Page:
Lap five was completed with the race leaders sprinting past me in their quest for glory: they are amazing to watch with their windmilling arms There was also the contestants doing the swim run event entering our course as they undertook the 800m swim leg which was to be followed by a 5 km run. They had started two hours after us, and as I swam past them I admired their efforts in the water as it was obvious they were struggling. Of course if I had done that event I would have struggled on the run, as I cannot run out of sight on a dark night.
I stopped for my last feed and saw that based on my pace till now I might even get close to 2 hours 30 minutes. Half way up the last lap, I hit the wall. My arms grew heavy, my hips dropped in the water, and every stroke was a huge effort. I even resorted to some kicking to try to get my body position back. Each stroke was harder as my pace slowed as my energy levels leached out of me.
Finally I emerged from the water and almost fell over the finish line, having used all my experience to make it to the finish. I was surprised by this as in my training swims I had swum for longer times, but I had stopped for longer rests to have a feed and shoot the breeze. Race conditions are different with only short breaks to refuel before ploughing on once more.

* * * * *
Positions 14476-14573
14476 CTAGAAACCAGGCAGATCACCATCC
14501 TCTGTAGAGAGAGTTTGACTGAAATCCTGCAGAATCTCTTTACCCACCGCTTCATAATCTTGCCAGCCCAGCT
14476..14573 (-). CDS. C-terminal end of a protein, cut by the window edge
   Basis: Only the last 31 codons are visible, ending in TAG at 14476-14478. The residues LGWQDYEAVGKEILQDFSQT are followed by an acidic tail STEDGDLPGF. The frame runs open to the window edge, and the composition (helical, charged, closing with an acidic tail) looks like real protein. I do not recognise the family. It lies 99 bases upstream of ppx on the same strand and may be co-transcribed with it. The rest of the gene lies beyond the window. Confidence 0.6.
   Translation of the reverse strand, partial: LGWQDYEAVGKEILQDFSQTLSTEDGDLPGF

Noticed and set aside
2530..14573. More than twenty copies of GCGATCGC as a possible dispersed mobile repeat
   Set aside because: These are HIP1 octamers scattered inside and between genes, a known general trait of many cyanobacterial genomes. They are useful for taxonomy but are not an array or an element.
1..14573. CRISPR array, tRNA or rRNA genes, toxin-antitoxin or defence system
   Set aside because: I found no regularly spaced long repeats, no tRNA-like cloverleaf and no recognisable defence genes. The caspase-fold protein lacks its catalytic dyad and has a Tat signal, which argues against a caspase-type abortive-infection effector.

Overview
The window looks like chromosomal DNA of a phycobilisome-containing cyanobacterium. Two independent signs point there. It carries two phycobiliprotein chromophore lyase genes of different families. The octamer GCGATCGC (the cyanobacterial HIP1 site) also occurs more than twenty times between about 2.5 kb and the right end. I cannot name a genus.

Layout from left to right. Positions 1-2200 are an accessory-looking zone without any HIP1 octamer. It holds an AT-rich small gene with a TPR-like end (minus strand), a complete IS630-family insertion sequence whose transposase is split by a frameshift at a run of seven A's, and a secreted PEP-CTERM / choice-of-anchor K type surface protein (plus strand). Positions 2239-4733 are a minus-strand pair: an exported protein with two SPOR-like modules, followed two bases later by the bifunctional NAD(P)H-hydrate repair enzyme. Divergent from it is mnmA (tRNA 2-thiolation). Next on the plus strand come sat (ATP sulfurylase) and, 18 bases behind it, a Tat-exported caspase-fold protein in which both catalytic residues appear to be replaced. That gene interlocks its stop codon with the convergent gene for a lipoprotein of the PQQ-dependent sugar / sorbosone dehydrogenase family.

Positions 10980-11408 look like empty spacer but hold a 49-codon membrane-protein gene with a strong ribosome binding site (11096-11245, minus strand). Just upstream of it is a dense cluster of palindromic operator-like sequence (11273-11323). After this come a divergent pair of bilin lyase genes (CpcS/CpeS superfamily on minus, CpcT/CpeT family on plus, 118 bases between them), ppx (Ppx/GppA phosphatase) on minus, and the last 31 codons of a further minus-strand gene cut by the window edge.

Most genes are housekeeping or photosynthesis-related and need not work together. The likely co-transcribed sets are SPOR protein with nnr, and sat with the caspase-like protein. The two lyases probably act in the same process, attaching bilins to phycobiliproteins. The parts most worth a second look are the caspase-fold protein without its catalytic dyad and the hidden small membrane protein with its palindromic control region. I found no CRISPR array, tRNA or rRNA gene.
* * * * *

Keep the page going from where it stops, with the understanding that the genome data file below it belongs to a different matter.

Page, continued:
My finish time of 2 hours 45 minutes was well within the three-hour goal I had set, so that was pleasing. However, I suspected the course may not have been 10 kms which in this day of gps devices must be a problem for organisers (my device said I had swum 9 kms only). I was also happy with a top ten finish in my age group, and an overall placing in the low 40s. I also suspected that some who had a faster official time may not have completed the six laps as there was no way the organisers could know whether a swimmer had completed all six laps.
I bumped into some friends on my way back tot he change area, and they expressed concern over my condition. Apparently I looked exhausted, a look they had rarely seen during our social swims. I managed to assuage their concern with a promise to consume the food and fluids I had waiting for me in the change area.
As I took my time changing I reflected on the achievement of completing the event, which was my very first non-current assisted 10 km race. I can remember that it was not that long ago that I used to admire those athletes who could swim that far. I used to glance at those swimmers in my squad in Sydney who did the annual 9km South Head Roughwater from Bondi to Watsons Bay and think there was no way I could ever swim that far. Well I had now done it. Maybe it is time to call myself a distance swimmer.
A big thanks to the various photographers whose shots I have used: you know who you are.